Raya wrestles with a girl to retrieve a locket from her that used to be her grandmother's. (She fails.) Later, Michelle presents the locket to Raya with a clump of the girl's hair caught in its chain. During one dance routine, the crew uses a car as a platform, blowing out the vehicle's windows on the final stomp.

Crude or Profane Language

One spoken and one mouthed f-word make appearances along with almost two-dozen s-words. A handful each of the words "d--n," "a--" and "b--ch" are also in evidence. God's name is misused a few times. Someone spits out a racial slur (the n-word).

Drug and Alcohol Content

After Pam dies, we see Raya's father passed out drunk on the couch with a bottle of Jack Daniel's next to him on the coffee table. Raya seeks out Michelle in an old trashed-out building and walks by a group of guys who appear to be smoking marijuana. She tells Michelle, "You start making people like this a habit, and then you're the habit."

Several "tough" kids, including Michelle, are seen smoking cigarettes. Lots of young people cram into a hotel room for a party—most are drinking and smoking.

Other Negative Elements

Raya lies to her mother about the scholarship tests and later lies about going to a college consortium, when, in fact, she's traveling to a dance contest.

Conclusion

For those unfamiliar with step dancing, think of it as a third generation offspring of tap dance—if gymnastics, military marching, synchronized choreography and hip-hop suggestiveness were all a part of the family tree. It's a very entertaining percussive dance that involves the whole body and includes hand claps and spoken words as a kind of rhythmic accompaniment.

It's also an activity popular enough to have kept last year's Stomp the Yard in the Top 10 at the box office for six weeks. How She Move isn't a sequel, but it's certainly what's next.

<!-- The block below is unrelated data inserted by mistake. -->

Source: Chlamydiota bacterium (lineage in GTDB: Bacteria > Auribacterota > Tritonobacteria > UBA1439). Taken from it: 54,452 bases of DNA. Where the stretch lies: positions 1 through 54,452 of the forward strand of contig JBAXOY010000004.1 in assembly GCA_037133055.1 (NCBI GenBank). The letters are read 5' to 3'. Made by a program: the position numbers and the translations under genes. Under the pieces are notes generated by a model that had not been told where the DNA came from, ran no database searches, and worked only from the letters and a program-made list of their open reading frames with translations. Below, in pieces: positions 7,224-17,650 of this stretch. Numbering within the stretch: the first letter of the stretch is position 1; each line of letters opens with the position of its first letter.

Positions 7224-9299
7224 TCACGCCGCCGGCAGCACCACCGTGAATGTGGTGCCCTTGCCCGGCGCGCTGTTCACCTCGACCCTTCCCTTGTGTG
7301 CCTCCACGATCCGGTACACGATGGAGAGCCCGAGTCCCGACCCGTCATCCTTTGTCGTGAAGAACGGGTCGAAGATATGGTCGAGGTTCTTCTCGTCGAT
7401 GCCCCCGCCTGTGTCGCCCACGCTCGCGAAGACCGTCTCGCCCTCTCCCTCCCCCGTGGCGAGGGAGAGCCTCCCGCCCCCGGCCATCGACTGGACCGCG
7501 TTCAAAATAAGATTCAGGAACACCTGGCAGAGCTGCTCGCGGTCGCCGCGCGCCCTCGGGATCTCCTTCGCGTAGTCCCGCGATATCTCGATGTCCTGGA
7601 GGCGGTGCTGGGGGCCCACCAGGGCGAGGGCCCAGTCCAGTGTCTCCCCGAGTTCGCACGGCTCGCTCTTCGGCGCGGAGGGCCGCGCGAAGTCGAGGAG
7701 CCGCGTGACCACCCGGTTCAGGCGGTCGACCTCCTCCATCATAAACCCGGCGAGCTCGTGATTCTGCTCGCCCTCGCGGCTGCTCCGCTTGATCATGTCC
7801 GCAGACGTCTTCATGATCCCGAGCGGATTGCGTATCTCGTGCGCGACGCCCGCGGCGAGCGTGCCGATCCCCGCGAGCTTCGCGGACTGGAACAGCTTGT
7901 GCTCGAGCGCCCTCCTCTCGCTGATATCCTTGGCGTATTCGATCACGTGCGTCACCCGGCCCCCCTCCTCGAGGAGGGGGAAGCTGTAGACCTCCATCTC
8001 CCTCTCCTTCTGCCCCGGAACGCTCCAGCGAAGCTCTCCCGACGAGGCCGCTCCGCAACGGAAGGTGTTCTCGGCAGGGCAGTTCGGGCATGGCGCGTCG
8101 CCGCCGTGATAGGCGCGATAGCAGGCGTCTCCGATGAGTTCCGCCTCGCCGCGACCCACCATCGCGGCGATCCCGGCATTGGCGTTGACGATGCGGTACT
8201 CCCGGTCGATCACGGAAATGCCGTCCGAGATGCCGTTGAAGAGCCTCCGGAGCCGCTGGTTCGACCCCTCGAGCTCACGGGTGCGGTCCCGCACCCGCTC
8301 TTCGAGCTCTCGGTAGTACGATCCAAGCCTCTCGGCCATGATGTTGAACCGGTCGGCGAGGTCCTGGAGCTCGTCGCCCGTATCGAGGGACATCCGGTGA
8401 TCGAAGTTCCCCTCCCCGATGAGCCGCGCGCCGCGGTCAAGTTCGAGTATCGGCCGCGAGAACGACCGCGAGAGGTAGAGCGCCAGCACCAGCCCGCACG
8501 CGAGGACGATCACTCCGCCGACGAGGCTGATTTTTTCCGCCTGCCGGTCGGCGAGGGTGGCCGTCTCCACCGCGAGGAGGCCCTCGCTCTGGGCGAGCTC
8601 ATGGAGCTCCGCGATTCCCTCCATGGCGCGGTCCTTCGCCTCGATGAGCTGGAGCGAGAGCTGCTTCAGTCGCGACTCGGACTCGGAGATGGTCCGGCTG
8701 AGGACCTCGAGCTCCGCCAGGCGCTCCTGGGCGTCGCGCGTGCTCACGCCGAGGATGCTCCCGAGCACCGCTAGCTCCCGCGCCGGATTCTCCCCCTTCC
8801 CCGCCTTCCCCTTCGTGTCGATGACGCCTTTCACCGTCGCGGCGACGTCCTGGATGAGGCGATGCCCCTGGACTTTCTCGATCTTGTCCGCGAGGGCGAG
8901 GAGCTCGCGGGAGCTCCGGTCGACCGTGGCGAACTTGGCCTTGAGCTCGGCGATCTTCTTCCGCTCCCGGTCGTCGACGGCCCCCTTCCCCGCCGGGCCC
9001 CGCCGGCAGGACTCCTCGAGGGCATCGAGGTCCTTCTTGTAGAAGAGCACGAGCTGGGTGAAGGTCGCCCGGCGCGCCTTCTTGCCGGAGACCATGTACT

Beyond featuring gifted dancers and slick choreography, though, a step dance movie must have a story. And that part of How She Move doesn't quite sparkle the way some of the stepping does. It amounts to a sports flick tale that we've seen a hundred times about an underdog team that must fight its way to an impossible win.

We're supposed to closely identify with Raya's struggle between ambition and loyalty. But, while her self-betterment goals are praiseworthy, she comes off as a self-serving soul. So when she makes her rather contrived turn at the end, we don't really connect with her or the lesson. Even "good guy" Bishop is annoyingly egocentric. In fact, the whole crew's a pretty self-centered, foul-mouthed lot until it's time to wrap the flick up with a happy ending.

The two exceptions are Raya's parents. Their feelings of pain and confusion over the loss of their daughter are briefly examined, but palpable. And their ultimate reconciliation scene is surprisingly resonant. It's too bad the film wasn't about them—with a few kids and a little step dancing on the side instead of in the center.

Pro-social Content

Objectionable Content

Summary Advisory

Plot Summary

Christian Beliefs

Other Belief Systems

Authority Roles

Profanity/Violence

Kissing/Sex/Homosexuality

Discussion Topics

Additional Comments/Notes

Episode Reviews

We hope this review was both interesting and useful. Please share it with family and friends who would benefit from it as well.

Get weekly e-news, Culture Clips & more!